Wednesday, September 26, 2007

More Mexicans means more like Mexico

John Savage of Brave New World Watch has pulled together a list of thought pieces on Fredo Arias-King's July 2006 article entitled "Immigration and Usurpation: Elites, Power, and the People's Will". Distilling the fundamental commonality that runs through all of them, we get this obvious but often unremarked upon truism:

Bringing more Mexicans into the US will make the US more like Mexico.

If I had to sum up why I hold my position on immigration restriction with a limited merit system in one sentence (assuming I couldn't use an endless supply of commas), it would be the above.

Do we want our families to have to shell out the equivalent of $650 a year in bribes, on average, just to conduct the routine business of our lives? Do we want 40% of our population to be below the poverty line? Do we want a secular unemployment rate similar to that which was suffered during the Great Depression? Do we want an average IQ in the upper eighties? Do we want drug cartels to control entire cities?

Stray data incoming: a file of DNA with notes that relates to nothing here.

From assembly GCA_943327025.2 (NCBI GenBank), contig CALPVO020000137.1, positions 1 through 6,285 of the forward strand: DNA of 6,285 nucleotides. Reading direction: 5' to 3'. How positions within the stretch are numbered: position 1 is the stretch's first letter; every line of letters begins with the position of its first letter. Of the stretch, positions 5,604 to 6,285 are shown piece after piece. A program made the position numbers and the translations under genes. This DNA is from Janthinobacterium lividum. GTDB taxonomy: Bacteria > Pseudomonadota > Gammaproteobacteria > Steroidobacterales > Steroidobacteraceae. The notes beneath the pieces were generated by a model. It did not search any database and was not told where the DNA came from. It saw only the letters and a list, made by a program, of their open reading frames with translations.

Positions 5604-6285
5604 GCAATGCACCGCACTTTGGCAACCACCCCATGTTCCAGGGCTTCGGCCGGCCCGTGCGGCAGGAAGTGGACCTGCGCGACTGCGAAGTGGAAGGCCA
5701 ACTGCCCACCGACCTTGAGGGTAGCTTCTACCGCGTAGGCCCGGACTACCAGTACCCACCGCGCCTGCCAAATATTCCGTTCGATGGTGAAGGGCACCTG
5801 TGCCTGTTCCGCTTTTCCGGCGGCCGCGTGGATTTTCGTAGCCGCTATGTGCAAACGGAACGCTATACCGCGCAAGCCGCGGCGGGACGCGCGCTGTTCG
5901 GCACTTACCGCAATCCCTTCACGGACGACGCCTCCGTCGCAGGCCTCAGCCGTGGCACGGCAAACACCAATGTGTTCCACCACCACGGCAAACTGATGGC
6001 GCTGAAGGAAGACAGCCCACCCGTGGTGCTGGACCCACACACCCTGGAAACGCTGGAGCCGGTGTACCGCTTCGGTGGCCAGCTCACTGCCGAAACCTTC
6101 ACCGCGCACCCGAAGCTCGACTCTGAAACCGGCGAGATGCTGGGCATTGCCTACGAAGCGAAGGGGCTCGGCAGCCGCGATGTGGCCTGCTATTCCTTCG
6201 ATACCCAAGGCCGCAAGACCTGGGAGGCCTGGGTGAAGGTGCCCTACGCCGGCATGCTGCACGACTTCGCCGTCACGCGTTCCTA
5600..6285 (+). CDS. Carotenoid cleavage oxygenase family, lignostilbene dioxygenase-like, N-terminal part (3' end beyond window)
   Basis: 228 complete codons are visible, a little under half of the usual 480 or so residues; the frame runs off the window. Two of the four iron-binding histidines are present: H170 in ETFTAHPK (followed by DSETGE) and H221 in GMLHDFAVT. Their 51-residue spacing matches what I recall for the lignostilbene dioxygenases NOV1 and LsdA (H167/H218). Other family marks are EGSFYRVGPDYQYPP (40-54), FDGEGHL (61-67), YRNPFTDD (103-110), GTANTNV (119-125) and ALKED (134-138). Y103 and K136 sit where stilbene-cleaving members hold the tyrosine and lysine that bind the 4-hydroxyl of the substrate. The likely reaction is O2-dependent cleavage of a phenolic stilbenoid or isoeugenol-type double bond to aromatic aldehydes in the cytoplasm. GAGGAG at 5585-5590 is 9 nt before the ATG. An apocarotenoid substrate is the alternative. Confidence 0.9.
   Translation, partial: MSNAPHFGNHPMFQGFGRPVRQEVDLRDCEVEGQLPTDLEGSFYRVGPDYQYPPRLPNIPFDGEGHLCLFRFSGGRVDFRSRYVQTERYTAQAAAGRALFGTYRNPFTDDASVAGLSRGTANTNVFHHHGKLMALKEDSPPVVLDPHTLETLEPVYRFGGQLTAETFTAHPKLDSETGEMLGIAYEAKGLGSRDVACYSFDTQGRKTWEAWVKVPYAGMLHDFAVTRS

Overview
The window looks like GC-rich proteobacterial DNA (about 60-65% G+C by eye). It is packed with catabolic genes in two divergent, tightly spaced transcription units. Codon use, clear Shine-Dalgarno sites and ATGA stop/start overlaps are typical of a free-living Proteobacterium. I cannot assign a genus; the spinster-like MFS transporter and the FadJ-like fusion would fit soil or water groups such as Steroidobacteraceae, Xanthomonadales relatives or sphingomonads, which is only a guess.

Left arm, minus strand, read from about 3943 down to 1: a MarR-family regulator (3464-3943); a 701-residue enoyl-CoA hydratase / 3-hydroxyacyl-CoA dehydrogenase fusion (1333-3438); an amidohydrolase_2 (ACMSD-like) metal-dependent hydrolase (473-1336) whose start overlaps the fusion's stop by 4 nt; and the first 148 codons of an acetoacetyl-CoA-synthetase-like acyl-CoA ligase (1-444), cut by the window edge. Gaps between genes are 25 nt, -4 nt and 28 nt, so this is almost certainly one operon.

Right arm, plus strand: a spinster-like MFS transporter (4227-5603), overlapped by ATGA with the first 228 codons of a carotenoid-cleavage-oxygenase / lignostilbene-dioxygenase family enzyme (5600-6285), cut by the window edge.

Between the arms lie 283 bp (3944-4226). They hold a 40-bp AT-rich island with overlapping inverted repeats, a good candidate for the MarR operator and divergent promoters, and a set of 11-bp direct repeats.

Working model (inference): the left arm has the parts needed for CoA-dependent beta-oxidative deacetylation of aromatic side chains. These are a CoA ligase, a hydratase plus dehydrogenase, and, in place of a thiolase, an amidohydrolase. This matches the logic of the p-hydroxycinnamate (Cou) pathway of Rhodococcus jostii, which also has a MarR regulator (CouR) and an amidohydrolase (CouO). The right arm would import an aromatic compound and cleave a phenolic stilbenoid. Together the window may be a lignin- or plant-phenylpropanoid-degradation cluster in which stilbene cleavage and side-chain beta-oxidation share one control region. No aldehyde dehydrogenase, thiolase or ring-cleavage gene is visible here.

These rhetorical questions are taken to the extremes, as they describe contemporary Mexico, not the evolving US-Mexican hybrid that used to be the United States. And there are counter-arguments available, such as the asserted vibrancy of Machismo or Chicano cultures, or the humanitarian element.

These only confirm the veracity of the truism, however. So to avoid this no-win situation, open borders advocates instead turn to dehumanizing those asking the questions, and claiming that Mexican immigrants are actually more American than Americans, in doing several things better than natives (these are never quantified), like working harder (despite greater welfare use and lower earnings), raising stable families (despite higher illegitimacy rates than natives), and the like.

The illegal immigrant population in the US is moving us in the direction of an answer in the affirmative to that question-set. Shouldn't those who advocate open borders be forced to deal with questions like these, with the expectation of some riposte that goes beyond merely character assassination?

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